As always, test these updates in a lab first! I recommend checking out this 7-part guide on configuring Exchange in your lab. It doesn’t take much to get one going.
The updates are as follows:
Exchange 2019 Cumulative Update 6 (VLSC)| KB4556415
Exchange 2016 Cumulative Update 17 | KB4556414 | UM Language Pack
So, what’s new in these Cumulative Updates?
In this series of cumulative updates, Microsoft added thirteen new blocked file types for use with the OWA Mailbox Policy. The additions included several scripting extensions, including many python file types such as .py, .pyc, and .pyo. For a full list of the new extensions, check the following article.
These cumulative updates also correct an issue when using the Restore-RecoverableItems command in a pipe. We covered the cloud-exclusive GUI version of this command in an article earlier this week. Be sure to check it out.
Companies leveraging Hybrid Modern Authentication will also want to take note of these updates as they fix unexpected authentication prompts during certificate rollovers.
Customers leveraging Edge Transport will also want to take note as these updates resolve a situation where Edge Transport servers may become unresponsive due to deadlock in the shadow redundancy manager.
For a full list of all fixes, be sure to check out the KBs KB4556415 and KB4556414.
If you are current on your Exchange updates, then these cumulative updates will not extend the schema. If you are running Exchange 2016 CU6 or earlier, or Exchange 2019 CU1 or earlier, you will need to perform a schema update.
While these updates do not contain any changes to the schema, you may need to run SETUP /PrepareAD to apply security changes that were introduced in earlier cumulative updates. If you are running Exchange 2016 CU12 or earlier, or Exchange 2019 CU1 or earlier, you will need to run SETUP /PrepareAD.
If you are running multiple versions of Exchange in coexistence, run SETUP /PrepareAD from the newest version of Exchange. For example, if you have Exchange 2013 and Exchange 2019, run SETUP /PrepareAD from Exchange 2019.
Note: If you are running in a multi-domain environment, you will need to perform SETUP /PrepareDomain in each domain. You do not need to run /PrepareDomain in the domain where you performed /PrepareAD. /PrepareAD also invokes the /PrepareDomain process.
The final countdown – 119 days left for Exchange 2010
Back in September, the Exchange Team announced that is was extending support for Exchange 2010 by nine months. Exchange 2010 now shares the same end-of-life date as Office 2010 and SharePoint 2010, which is October 13th, 2020.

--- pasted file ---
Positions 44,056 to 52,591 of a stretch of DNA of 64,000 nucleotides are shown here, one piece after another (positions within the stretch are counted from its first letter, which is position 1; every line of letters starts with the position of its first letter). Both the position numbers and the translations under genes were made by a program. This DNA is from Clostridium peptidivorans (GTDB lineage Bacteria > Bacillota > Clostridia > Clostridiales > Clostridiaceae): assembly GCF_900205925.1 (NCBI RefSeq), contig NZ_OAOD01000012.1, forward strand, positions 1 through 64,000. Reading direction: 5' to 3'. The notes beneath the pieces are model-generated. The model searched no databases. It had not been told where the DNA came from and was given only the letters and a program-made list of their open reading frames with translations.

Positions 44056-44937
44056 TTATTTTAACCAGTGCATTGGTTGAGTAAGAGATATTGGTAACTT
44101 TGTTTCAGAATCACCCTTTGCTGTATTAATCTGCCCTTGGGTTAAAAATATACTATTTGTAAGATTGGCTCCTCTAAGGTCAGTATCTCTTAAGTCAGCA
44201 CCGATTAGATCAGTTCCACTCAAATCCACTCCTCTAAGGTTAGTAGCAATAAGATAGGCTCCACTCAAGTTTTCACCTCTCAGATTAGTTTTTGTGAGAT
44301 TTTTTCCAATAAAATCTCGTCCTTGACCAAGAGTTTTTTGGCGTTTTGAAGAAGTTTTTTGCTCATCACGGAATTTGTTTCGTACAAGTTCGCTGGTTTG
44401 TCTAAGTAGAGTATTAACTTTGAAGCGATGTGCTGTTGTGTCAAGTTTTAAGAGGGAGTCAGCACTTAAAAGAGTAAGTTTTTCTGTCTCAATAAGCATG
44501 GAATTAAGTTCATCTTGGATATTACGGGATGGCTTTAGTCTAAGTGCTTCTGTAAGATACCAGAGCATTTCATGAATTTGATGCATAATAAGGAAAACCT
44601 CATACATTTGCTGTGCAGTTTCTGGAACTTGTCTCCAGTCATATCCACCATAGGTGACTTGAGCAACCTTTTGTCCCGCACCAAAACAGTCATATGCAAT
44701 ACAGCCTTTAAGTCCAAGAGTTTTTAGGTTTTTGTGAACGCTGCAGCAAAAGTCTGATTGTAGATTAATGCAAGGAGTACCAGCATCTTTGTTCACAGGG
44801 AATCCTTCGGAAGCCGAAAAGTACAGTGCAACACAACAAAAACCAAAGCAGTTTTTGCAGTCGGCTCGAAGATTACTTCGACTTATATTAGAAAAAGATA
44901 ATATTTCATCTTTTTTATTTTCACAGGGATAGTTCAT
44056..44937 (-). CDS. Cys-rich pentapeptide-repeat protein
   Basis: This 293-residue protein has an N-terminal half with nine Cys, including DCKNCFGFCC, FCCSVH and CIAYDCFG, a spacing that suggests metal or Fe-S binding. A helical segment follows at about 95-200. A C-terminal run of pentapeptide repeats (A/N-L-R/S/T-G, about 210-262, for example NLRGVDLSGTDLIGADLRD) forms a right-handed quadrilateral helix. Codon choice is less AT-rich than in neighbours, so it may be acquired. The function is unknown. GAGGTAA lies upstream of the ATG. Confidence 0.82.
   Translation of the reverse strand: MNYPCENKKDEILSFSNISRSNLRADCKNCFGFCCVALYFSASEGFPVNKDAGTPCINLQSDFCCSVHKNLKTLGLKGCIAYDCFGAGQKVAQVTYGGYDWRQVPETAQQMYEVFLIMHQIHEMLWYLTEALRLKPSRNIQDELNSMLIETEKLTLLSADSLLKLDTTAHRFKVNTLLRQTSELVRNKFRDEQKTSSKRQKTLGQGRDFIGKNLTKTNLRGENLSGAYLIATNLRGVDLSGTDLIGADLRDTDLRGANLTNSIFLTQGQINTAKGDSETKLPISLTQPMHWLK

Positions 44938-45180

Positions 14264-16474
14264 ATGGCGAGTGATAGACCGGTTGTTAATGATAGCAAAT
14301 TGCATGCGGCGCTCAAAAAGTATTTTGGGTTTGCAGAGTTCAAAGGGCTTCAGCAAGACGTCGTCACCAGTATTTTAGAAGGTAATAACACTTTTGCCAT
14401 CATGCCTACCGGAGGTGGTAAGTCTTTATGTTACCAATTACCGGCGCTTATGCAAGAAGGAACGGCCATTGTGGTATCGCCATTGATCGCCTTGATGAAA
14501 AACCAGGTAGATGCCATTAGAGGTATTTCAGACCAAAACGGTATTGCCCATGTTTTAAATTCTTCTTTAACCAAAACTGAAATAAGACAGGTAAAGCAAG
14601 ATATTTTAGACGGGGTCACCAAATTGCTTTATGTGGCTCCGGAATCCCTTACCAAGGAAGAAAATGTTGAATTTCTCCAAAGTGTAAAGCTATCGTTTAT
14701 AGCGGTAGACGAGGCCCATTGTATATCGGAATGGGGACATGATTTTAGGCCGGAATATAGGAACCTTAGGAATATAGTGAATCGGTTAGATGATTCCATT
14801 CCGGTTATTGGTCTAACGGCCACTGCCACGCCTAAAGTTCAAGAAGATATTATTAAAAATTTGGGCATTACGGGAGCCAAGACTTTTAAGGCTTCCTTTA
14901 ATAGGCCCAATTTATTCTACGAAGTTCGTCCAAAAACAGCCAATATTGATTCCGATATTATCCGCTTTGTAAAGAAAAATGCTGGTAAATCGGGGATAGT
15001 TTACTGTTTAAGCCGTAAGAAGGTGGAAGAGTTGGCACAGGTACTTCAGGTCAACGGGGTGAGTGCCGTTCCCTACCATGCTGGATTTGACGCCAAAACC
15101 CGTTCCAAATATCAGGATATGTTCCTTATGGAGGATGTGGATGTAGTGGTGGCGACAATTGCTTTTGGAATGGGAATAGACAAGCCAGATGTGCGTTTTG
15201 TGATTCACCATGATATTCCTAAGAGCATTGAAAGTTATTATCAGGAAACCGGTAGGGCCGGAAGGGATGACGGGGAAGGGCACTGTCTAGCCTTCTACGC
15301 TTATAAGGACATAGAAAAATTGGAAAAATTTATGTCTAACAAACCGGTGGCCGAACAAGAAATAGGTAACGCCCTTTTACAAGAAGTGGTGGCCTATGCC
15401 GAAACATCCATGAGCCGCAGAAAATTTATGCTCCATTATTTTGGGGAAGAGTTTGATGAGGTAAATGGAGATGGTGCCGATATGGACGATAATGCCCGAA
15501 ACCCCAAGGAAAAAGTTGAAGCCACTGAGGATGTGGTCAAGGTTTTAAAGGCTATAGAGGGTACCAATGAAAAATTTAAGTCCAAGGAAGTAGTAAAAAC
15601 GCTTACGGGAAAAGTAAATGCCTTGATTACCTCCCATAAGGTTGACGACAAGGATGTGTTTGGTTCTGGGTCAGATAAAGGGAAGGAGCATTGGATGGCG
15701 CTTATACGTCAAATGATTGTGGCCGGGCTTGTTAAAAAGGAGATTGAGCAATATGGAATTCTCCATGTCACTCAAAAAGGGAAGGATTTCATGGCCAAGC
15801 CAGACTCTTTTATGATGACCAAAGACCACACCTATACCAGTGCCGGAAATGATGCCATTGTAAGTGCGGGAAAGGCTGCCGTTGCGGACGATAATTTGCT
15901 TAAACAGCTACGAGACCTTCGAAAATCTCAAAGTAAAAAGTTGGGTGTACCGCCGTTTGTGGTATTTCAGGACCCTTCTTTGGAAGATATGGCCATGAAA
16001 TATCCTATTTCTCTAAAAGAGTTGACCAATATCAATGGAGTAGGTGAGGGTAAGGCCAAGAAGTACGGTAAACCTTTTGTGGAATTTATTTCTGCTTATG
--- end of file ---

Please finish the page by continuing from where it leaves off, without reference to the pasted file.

While this extension allows for a little more breathing room, it does not extend support for Windows Server 2008 R2, which is the underlying operating system for many Exchange 2010 installations. Server 2008 R2 was end-of-life as of January 14th, 2020.
The Exchange Team has provided this extension to allow companies more time to migrate to a newer email platform, such as Office 365 or Exchange 2016.
Unfortunately, there is no direct path to Exchange 2019 from 2010. If you do plan to stay on-prem, you will need to migrate to either 2013 or 2016 (I’d recommend 2016 as 2013 is now in extended support). From there, you can migrate to 2019.
For more information on migrating from Exchange 2010 to 2016, check out this recent blog article from the Exchange Team: Exchange On-Premises Best Practices for Migrations from 2010 to 2016
Here are some articles I thought you might like.
- Recover deleted email in a user’s mailbox
- Hybrid Configuration Wizard fails: WinRM client cannot process the request
- Use Log Parser Studio in your Exchange & Office 365 migration planning
- Blocking OneDrive may save attachments to the default SharePoint document library
- RPC/HTTP & Block Legacy Auth may prevent Outlook reconfiguration after migrating to Exchange Online
So what do you think is coming next? What would you like to see? Drop a comment below or join the conversation on Twitter @SuperTekBoy.
Completed the upgrade during the weekend within the lab. Here is a short blog on it. The upgrade was smooth and everything is working fine. Thanks to MS for good work with the upgrade.
Charles Campbell says
Just a note for those with a few more grey hairs. To migrate from Exchange 2007, one which I did a month or so ago, you need to hop to 2010 or 2013 first. As 2010 was moving out of support I thought I’d migrate to 2013, this proved quite difficult not least due to Microsoft whom I asked to help and messed up, but they did kindly refund the ticket support. So I’d probably go to 2010, then to 2016 and then onto 2019. You can also migrate straight from 2013 to 2019 too. All these upgrade paths seem to have been trouble free for me.
Gareth Gudger says
Sorry to hear you had trouble going from 2007 to 2013. This upgrade path is possible. I am curious what issues you ran into specifically.